Sunday, October 12, 2008

Non-Catholics who follow their conscience and is ignorant of Catholicism will be miraculously led to Catholicism and will be saved as Catholics

Fr. Francisco de Vitoria, O.P., a famous 16th century Dominican theologian:
"And Gerson (De spirituali vita animae, lect.) 4) appears to be of the same view. "Doctors are unanimous," says he, "that in matters of the divine law there is no room for invincible ignorance, seeing that God will always help him who does what in him lies, and He is ready to enlighten the mind as far as will be necessary for salvation and the avoidance of error." And Hugo de Sancto Victore ([11]bk. 2, pt. 6, ch.5) says that none is excused by ignorance for breach of the command to receive baptism, for he could have heard and known, had it not been for his own fault, as was the case with Cornelius (Cornelius the Centurion) (Acts, ch. 10). Source

Adrian gives precision to this doctrine, in his Quodlibeta, qu. 4. "There is," says he, "a two-fold distinction in matters of the divine law. There are some matters to the knowledge of which God does not oblige every one universally, such as the nice problems of the divine law and difficulties with regard to this law and with regard to Holy Scripture and the Commandments; in these matters there may well be a case of invincible ignorance, even if a man does all that in him lies. There are other matters
to the knowledge of which God obliges all men generally, such as the articles of faith and the universal commandments of the law; of these it is true, as the doctors assert, that ignorance thereof is not excused. For if any one does what in him lies, he will be illuminated of God through either the doctor that is within him or a doctor from without."

... "But the mistake which the doctors in question [doctors holding opposite view to the above] make is in thinking that when we postulate invincible ignorance on the subject of baptism or of the Christian faith, it follows at once that a person can be saved without baptism or the Christian faith, which, however, does not follow. For the aborigines to whom no preaching of the faith or Christian religion has come will be damned for mortal sins or for idolatry, but not for the sin of unbelief, as St. Thomas (Secunda Secundae, as above) says, namely, that if they do what in them lies, accompanied by a good life according to the law of nature, it is consistent with God's providence and He will illuminate them regarding the name of Christ, but it does not therefore follow that if their life be bad, ignorance or unbelief in baptism and the Christian faith may be imputed to them as a sin.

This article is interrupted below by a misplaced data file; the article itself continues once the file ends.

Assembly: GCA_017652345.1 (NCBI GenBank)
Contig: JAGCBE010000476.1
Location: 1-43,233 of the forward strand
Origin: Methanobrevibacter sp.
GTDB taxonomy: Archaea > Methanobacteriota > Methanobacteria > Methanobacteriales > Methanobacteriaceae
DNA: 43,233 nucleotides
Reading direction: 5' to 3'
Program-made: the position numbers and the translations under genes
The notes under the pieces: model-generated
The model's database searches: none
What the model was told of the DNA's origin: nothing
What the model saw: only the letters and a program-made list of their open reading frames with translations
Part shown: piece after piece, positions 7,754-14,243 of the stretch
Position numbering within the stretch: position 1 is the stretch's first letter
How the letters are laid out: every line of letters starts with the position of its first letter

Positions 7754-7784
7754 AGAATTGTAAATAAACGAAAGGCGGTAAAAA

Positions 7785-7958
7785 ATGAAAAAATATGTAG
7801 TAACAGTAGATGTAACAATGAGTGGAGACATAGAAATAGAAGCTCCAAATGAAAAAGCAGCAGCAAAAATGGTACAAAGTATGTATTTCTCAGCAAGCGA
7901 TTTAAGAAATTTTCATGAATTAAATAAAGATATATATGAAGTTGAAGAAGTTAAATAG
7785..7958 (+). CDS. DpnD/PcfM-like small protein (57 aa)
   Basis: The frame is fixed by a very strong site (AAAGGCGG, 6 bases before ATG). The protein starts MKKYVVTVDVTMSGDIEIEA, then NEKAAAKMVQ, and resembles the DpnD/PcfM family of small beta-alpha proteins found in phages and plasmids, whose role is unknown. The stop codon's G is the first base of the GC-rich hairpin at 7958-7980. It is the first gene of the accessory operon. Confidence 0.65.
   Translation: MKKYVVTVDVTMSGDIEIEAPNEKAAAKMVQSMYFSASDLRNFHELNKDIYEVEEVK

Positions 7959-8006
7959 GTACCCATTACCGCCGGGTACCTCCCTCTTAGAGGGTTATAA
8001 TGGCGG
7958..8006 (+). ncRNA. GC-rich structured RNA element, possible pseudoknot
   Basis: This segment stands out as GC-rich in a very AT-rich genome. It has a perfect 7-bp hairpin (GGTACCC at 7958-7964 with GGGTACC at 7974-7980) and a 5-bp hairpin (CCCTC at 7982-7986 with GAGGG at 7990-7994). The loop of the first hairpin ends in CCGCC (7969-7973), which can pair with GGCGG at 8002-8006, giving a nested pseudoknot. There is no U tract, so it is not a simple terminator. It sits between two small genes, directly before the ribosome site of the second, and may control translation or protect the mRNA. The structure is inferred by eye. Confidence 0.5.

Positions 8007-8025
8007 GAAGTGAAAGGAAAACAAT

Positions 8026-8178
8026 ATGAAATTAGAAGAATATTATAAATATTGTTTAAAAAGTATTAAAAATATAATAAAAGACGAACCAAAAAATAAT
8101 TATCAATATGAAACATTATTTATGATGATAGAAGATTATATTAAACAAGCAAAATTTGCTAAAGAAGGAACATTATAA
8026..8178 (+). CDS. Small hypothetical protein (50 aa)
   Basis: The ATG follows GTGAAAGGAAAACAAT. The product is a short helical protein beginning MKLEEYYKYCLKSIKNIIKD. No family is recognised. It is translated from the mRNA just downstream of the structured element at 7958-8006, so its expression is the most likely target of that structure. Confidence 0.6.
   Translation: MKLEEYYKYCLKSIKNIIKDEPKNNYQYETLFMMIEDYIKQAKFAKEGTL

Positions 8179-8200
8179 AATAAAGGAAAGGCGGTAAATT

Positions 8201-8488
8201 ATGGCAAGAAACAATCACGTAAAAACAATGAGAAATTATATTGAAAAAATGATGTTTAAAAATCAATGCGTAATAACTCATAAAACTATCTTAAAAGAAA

St. Thomas Aquinas:

St. Thomas Aquinas, De Veritate, 14, A. 11, ad 1: Objection- “It is possible that someone may be brought up in the forest, or among wolves; such a man cannot explicitly know anything about the faith. Answer: It is the characteristic of Divine Providence to provide every man with what is necessary for salvation… provided on his part there is no hindrance. In the case of a man who seeks good and shuns evil, by the leading of natural reason, God would either reveal to him through internal inspiration what had to be believed, or would send some preacher of the faith to him…”[cclvi]

St. Thomas Aquinas, Sent. II, 28, Q. 1, A. 4, ad 4: “If a man born among barbarian nations, does what he can, God Himself will show him what is necessary for salvation, either by inspiration or sending a teacher to him.”[cclvii]

St. Thomas Aquinas, Sent. III, 25, Q. 2, A. 2, solute. 2: “If a man should have no one to instruct him, God will show him, unless he culpably wishes to remain where he is.”[cclviii]


Almighty God can also, by a miracle, carry a priest to a person invincibly ignorant and living up to the dictates of his conscience; or he can carry such a person to a priest—or make use of an angel or a saint to lead him to the way of salvation.